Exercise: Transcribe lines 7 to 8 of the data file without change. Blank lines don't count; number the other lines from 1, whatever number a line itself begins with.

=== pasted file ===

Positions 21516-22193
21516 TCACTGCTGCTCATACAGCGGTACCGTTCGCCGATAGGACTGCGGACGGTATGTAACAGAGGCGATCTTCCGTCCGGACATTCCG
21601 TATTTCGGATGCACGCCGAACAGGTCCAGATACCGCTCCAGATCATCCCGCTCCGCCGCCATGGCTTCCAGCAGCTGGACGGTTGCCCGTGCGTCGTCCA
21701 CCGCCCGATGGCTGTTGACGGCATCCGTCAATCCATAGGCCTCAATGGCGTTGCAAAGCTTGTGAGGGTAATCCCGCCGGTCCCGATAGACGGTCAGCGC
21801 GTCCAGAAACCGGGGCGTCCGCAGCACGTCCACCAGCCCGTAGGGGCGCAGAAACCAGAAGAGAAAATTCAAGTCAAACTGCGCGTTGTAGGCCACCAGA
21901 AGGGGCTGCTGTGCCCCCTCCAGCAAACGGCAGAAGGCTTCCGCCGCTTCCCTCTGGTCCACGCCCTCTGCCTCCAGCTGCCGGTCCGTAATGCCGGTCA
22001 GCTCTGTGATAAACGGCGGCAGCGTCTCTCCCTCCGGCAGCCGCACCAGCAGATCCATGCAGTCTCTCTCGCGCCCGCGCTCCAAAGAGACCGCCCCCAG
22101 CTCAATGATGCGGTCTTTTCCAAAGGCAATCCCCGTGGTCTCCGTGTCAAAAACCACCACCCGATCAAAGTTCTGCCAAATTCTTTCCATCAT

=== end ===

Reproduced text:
22001 GCTCTGTGATAAACGGCGGCAGCGTCTCTCCCTCCGGCAGCCGCACCAGCAGATCCATGCAGTCTCTCTCGCGCCCGCGCTCCAAAGAGACCGCCCCCAG
22101 CTCAATGATGCGGTCTTTTCCAAAGGCAATCCCCGTGGTCTCCGTGTCAAAAACCACCACCCGATCAAAGTTCTGCCAAATTCTTTCCATCAT